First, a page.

Poonamalie Lock 32 Rideau Canal - Masonry Repairs Progressing Well

 
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RIDEAU CANAL COMMUNITY UPDATE: The final phase of historic stone masonry repairs at Poonamalie Lock 32 is progressing well. The contractor has been working on the final stone replacement, repointing, and grouting required to conclude this rehabilitation project, expected to finish in winter 2019.

The final phase of historic stone masonry repairs at Poonamalie Lock 32 is progressing well. The contractor has been working on the final stone replacement, repointing, and grouting required to conclude this rehabilitation project, expected to finish in winter 2019.

In order to complete these historic masonry repairs on the monoliths, upstream breast wall and within the lock, materials are carefully selected. Sandstone mined from a local quarry is being used to replace the worn stone at Poonamalie Lock. In order to match the finish of the original stone, the new sandstone is hand hammered to create a rough finish. The hammered stones are then installed into their final resting place within the structure, matching the historic aesthetic.

 This project is part of Parks Canada’s unprecedented $3 billion dollar investment over 5 years to support infrastructure work to heritage, visitor, waterway and highway assets located within national historic sites, national parks, and national marine conservation areas across Canada. These historic investments will mitigate health and safety risks, halt the loss of nationally significant built heritage and stimulate the economy in communities across the country.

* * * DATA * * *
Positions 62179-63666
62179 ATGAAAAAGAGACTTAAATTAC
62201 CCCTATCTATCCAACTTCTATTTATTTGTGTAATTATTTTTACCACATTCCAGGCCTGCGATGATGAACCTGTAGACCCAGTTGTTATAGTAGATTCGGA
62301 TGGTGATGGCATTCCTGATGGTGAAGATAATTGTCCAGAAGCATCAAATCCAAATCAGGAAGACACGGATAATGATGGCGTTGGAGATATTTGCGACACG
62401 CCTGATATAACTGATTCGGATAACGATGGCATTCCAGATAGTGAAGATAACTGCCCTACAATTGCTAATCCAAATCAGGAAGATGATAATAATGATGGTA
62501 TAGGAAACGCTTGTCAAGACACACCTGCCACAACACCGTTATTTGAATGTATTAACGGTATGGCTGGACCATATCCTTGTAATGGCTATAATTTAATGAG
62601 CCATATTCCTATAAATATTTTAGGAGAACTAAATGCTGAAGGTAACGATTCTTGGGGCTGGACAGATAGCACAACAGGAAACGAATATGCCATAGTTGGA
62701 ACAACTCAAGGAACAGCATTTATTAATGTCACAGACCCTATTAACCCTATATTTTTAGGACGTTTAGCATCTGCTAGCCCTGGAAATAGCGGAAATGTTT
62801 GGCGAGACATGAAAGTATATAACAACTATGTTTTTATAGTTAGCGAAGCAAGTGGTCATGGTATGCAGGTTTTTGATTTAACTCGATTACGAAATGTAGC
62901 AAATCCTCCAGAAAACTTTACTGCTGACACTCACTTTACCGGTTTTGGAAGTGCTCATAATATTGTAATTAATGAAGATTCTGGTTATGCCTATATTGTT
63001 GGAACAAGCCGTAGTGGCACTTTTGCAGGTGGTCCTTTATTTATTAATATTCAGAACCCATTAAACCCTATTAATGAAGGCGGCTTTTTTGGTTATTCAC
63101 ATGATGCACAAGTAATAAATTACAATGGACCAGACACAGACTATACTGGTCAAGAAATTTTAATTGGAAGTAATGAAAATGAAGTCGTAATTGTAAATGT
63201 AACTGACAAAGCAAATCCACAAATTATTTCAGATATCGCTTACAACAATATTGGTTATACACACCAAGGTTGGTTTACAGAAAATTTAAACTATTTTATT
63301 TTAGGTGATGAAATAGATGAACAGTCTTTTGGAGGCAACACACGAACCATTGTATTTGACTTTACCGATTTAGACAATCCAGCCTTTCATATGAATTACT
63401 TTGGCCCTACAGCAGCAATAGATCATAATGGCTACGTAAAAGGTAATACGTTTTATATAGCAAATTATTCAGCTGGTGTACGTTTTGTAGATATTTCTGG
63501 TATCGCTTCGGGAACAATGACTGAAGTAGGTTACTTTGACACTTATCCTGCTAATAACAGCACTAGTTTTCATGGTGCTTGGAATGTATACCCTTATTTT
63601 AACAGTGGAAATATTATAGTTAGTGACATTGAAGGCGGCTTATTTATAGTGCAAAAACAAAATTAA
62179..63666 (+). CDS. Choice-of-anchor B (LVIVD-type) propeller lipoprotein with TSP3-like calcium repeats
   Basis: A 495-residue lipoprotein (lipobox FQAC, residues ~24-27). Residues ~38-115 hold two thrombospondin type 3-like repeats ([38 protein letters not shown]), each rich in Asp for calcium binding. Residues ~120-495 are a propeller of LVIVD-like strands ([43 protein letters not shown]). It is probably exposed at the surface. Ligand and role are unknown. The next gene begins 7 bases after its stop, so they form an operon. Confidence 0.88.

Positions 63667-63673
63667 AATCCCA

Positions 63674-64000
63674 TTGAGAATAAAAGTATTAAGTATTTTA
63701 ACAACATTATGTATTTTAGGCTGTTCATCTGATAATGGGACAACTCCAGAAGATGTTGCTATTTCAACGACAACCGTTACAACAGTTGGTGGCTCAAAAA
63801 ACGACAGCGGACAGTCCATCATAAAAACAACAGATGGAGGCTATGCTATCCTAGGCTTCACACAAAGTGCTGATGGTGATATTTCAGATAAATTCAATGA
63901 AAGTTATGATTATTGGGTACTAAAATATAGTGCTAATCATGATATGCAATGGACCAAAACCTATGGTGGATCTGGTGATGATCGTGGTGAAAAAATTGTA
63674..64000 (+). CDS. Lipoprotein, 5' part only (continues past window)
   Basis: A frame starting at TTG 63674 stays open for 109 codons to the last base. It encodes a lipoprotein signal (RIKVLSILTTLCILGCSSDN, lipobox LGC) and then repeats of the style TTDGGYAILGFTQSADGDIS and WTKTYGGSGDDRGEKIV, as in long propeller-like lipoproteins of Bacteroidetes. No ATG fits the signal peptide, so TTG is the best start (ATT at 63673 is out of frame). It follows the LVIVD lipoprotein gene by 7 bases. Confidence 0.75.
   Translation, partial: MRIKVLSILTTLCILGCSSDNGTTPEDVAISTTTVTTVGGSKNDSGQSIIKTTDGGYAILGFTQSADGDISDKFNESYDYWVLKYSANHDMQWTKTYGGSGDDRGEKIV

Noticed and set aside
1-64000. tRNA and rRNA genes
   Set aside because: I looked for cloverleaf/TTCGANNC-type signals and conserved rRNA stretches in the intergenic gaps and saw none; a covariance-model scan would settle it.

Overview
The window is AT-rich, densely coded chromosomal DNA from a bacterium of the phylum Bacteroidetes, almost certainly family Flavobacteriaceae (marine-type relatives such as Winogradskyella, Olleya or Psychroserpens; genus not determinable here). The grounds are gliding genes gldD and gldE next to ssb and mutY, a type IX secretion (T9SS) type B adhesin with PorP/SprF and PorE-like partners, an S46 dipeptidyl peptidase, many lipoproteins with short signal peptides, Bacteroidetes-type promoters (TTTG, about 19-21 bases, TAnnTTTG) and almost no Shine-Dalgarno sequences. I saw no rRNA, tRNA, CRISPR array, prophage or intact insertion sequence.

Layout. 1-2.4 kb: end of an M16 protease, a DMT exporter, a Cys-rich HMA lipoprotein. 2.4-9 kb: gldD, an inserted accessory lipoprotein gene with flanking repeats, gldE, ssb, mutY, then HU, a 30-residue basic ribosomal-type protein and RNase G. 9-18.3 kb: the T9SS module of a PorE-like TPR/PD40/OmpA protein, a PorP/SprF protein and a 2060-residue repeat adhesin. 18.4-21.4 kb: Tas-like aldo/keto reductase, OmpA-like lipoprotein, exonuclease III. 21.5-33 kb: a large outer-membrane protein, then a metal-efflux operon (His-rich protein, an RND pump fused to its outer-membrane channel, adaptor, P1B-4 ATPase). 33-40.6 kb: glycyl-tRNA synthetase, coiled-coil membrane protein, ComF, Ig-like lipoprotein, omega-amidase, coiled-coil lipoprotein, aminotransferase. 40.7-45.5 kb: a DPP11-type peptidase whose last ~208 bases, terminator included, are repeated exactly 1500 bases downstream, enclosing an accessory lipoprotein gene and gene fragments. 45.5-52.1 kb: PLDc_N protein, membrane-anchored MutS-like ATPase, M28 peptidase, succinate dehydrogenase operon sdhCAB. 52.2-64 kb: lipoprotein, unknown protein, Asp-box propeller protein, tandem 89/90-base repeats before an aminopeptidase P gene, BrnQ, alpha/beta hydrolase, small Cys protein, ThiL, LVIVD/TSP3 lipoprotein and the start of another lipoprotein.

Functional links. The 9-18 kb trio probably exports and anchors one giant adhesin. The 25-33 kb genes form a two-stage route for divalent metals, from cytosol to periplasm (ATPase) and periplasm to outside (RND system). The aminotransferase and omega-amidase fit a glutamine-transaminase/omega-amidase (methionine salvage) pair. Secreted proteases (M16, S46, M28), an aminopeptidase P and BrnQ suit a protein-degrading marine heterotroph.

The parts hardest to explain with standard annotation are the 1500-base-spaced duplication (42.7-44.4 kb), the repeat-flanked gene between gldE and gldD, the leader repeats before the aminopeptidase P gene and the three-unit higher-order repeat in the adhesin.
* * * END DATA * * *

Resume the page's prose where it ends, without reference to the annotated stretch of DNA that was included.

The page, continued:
A Brief History of Poonamalie Lock 32

The Poonamalie site’s original name was First Rapids, as it is the first lockstation encountered in the descent toward Ottawa on the Rideau system. According to local folklore, the name Poonamalie was derived from a town in India named Poovirundavalli where the British Army stationed a garrison in the early 19th century.  An officer of the Royal Engineers felt the cedar-lined roads at First Rapids were reminiscent of those he had seen while serving in India. 

The channel in this section of the Rideau Canal is nearly 2.5km and bypasses the original rapids in the Rideau River. In addition to the lock, earth dam, and weir, a defensible lock master’s house can also be found at this site. This building was originally built in 1842 and remains in use to this day.

 For More Information:

For up-to-date news on infrastructure work along the Rideau Canal, please visitwww.pc.gc.ca/rcInfrastructure. For questions or to receive updates regarding this project, please email RideauCanal.info@pc.gc.ca and include “Poonamalie Lock” in the subject line.

Lyse PrendergastComment